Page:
• Schools with excellent infrastructure will open up their gates for students of schools with inadequate facilities Implementation model • The national level committee for the programme issues guidelines for opening up the infrastructure of KVs and Navodayas to the upper primary students of schools lacking infrastructure • The list of primary schools with limited infrastructure will be available with the state committees • Internship programs will be floated for 2 to 3 weeks during which the students can utilize the facilities of the host school • Teachers of the host schools will conduct the workshops / internships which will widen the student’s horizons in pursuit of knowledge Training methods Internships will be aimed on - • Familiarization with labs and conducting basic science / math experiments • Exposure to extra curricular activities • Vocational training
    • Management Mapping MHRD CENTRAL COMMITEE STATE COMMITEE General Education Dept. Technical Education Dept. (DTE) DEO Engineering Colleges Schools CBSE/NCERT Schools managed by Central government • Creation of management committees for the programme at central and state level • Central committee to interact with MHRD, CBSE/NCERT, state committee and the schools managed by Central government for policy implementation • State committee to implement the programme at the state level
    • The organization team consists of a central body of 19 members and each state body having 17 members w CHAIR PERSON MEDIA TEAM 2 FTEs IT TEAM 4 FTEs LOGISTICS TEAM 3 FTEs FINANCE TEAM 3 FTEs COORDINATION TEAM 6 FTEs L CHAIR PERSON FOOD QUALITY MANAGEMENT TEAM 3 FTEs IT DEPT 4 FTEs LOGISTICS TEAM 3 FTEs FINANCE TEAM 3 FTEs COORDINATION TEAM 3 FTEs Central Committee State Committee Media campaigns, PRO, corporate interactions IT infrastructure like databases, websites Transportation, Office management, Logistics management Fund management Coordination between NCERT, Central school managements in various activities Complaints from midday meal scheme and redressal IT infrastructure like databases, websites, online allotment system Transportation, Office management, Logistics management Fund management Coordination between technical education and school education dept. to implement various activities
    • This organization model will require around INR 60 Cr. Per annum as funding from government AnnualOperationalCosts Organization costs Central Chair Person (1 FTE * 10 lakh p.a ) Central Team (18 FTE * 6lakh p.a) State Team (16 FTE* 5lakh p.a* 34) State Chair Person ( 1FTE * 8 lakh p.a *34) Technology costs IT Hardware & Maintenance Software and Maintenance Logistics costs Allowances to Students Incentives to performing schools Funding for teacher training Establishment Costs 3.11 Cr. INR per annum 50 Cr. INR per annum 3 Cr INR per annum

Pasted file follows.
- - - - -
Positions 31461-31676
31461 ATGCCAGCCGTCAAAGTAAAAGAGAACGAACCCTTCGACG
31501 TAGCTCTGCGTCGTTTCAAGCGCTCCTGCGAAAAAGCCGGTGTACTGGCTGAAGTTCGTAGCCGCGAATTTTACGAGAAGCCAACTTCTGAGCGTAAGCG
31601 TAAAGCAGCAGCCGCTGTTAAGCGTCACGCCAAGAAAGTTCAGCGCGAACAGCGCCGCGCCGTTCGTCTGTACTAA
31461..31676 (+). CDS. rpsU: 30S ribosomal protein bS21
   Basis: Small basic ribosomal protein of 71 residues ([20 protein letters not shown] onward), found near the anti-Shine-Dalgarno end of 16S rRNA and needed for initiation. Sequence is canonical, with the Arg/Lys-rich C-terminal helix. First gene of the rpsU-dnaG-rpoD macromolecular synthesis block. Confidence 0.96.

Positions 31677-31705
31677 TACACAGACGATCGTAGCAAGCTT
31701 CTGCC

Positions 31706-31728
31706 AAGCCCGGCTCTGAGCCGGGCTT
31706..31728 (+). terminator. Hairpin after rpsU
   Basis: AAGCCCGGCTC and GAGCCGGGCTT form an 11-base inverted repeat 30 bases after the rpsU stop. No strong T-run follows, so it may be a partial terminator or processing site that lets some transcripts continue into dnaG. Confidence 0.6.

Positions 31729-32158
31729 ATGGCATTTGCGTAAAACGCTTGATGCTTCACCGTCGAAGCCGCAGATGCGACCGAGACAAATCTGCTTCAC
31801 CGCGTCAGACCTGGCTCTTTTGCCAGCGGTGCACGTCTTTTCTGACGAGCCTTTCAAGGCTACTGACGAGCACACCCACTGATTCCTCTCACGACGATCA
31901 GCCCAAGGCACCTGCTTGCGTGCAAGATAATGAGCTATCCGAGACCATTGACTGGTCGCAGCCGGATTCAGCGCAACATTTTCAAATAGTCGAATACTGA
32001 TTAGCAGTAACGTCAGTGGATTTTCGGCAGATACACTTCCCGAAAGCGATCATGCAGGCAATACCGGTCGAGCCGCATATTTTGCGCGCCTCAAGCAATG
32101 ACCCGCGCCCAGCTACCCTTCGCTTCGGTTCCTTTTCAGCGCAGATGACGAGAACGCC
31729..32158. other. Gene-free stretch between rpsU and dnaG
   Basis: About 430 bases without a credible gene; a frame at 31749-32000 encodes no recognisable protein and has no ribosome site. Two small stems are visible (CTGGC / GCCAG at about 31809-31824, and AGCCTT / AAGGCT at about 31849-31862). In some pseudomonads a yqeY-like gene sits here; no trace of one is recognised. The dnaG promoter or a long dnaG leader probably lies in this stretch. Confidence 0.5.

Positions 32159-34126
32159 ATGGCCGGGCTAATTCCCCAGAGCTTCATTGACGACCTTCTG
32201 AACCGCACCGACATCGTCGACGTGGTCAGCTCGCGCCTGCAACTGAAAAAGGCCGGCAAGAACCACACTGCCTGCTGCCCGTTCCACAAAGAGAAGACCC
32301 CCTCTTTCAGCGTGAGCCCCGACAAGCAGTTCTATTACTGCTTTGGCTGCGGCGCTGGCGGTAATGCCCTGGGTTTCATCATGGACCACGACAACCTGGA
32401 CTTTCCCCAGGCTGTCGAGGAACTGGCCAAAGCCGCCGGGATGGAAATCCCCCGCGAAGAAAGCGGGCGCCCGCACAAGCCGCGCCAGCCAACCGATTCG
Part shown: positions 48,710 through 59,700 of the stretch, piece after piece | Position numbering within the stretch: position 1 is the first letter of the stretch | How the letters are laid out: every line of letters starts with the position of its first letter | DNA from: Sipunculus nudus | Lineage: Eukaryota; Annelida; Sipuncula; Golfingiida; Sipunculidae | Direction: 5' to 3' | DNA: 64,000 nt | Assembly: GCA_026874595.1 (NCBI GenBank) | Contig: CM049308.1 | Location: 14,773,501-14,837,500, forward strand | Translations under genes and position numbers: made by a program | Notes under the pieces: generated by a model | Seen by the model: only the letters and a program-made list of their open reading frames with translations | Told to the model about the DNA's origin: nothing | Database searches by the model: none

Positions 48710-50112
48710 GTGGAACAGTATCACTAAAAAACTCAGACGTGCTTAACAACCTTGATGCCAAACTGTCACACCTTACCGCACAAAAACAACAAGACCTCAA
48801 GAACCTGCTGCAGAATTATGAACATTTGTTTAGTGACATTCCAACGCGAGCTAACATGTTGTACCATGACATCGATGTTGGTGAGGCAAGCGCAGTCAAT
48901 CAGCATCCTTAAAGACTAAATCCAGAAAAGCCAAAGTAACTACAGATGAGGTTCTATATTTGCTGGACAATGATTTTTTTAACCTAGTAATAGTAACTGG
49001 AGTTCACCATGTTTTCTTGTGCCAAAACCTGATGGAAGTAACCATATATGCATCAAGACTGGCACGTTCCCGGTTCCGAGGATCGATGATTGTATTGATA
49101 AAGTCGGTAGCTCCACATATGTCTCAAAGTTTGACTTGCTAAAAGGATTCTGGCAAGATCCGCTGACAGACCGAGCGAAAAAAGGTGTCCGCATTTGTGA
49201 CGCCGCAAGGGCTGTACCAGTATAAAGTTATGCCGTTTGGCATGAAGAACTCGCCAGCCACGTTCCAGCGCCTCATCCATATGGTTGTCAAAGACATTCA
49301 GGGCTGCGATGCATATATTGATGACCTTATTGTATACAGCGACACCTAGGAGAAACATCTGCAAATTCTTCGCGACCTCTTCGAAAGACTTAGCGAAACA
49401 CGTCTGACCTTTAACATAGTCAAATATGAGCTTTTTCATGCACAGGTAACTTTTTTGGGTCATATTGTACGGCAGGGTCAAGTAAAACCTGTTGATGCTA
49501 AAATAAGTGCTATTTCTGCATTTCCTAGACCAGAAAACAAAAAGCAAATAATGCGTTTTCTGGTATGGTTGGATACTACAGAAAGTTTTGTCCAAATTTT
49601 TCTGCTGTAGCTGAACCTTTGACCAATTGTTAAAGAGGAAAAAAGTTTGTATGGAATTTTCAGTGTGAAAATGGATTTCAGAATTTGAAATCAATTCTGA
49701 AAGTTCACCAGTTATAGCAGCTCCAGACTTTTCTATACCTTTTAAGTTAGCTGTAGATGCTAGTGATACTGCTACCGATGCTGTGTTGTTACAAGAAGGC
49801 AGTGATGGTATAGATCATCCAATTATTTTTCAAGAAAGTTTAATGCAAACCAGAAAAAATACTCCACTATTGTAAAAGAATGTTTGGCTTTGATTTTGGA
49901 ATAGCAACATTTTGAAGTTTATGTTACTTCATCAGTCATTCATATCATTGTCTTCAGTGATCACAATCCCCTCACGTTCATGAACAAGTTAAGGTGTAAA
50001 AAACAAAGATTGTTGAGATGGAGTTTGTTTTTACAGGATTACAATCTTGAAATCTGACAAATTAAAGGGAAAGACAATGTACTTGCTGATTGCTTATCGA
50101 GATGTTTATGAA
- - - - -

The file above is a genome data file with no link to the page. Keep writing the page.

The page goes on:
• The program will impact lives of 135 million primary school students and create 14.7 lakh teachers every year!! IMPACT • Improvement of fundamental skills of students like reading, arithmetic at primary level • Ensuring maintenance of adequate infrastructure in school and quality of mid-day meal • Significant improvement in student - teacher ratio • Access to better infrastructure like libraries and labs for students • Large pool of talented, knowledgeable and young teachers created • Social connectivity and student community interaction creating more young leaders REACH • 6,58,871 govt. primary schools and 135 million children studying there benefited across India • 14,73,727 teachers created throughout the nation • Reaching across India in all states, districts and gram panchayats
    • Key challenges faced by the policy and it’s mitigation factors Challenges & Implementation Risks 1. College students may not be well equipped with the prescribed teaching standards 2. Feedback related to Mid day meal scheme and infrastructure can be subjective 3. Allocation of schools located far from the visiting tutor’s college can cause difficulties in transportation and will require funding to meet the tutor’s expense 4. Access to schools in far flung tribal areas is challenging 5. Opening up of infrastructure may incur operational costs to the host schools Mitigation Factors 1. Design of good quality teacher training programs for college students 2. Development of standard metrics to grade the mid day meal scheme and the school infrastructure 3. Mechanism to reimburse travel expenses to the students, if needed 4. Clusters of tribal schools should be taken for internships 5. Incentives for the host schools to meet their operational costs during vacations
    • 1. Annual report of statistics of school education ,2011 – MHRD 2. Annual report 2012 – AICTE 3. National Curriculum Framework – 2005 4. Inside primary schools – Pratham foundation 5. Annual status of education report 2012 – Pratham foundation 6. http://mhrd.gov.in/schooleducation 7. http://www.education.com/ on 3rd Sept. 2013 8. http://dfpd.nic.in/ on 3rd Sept 2013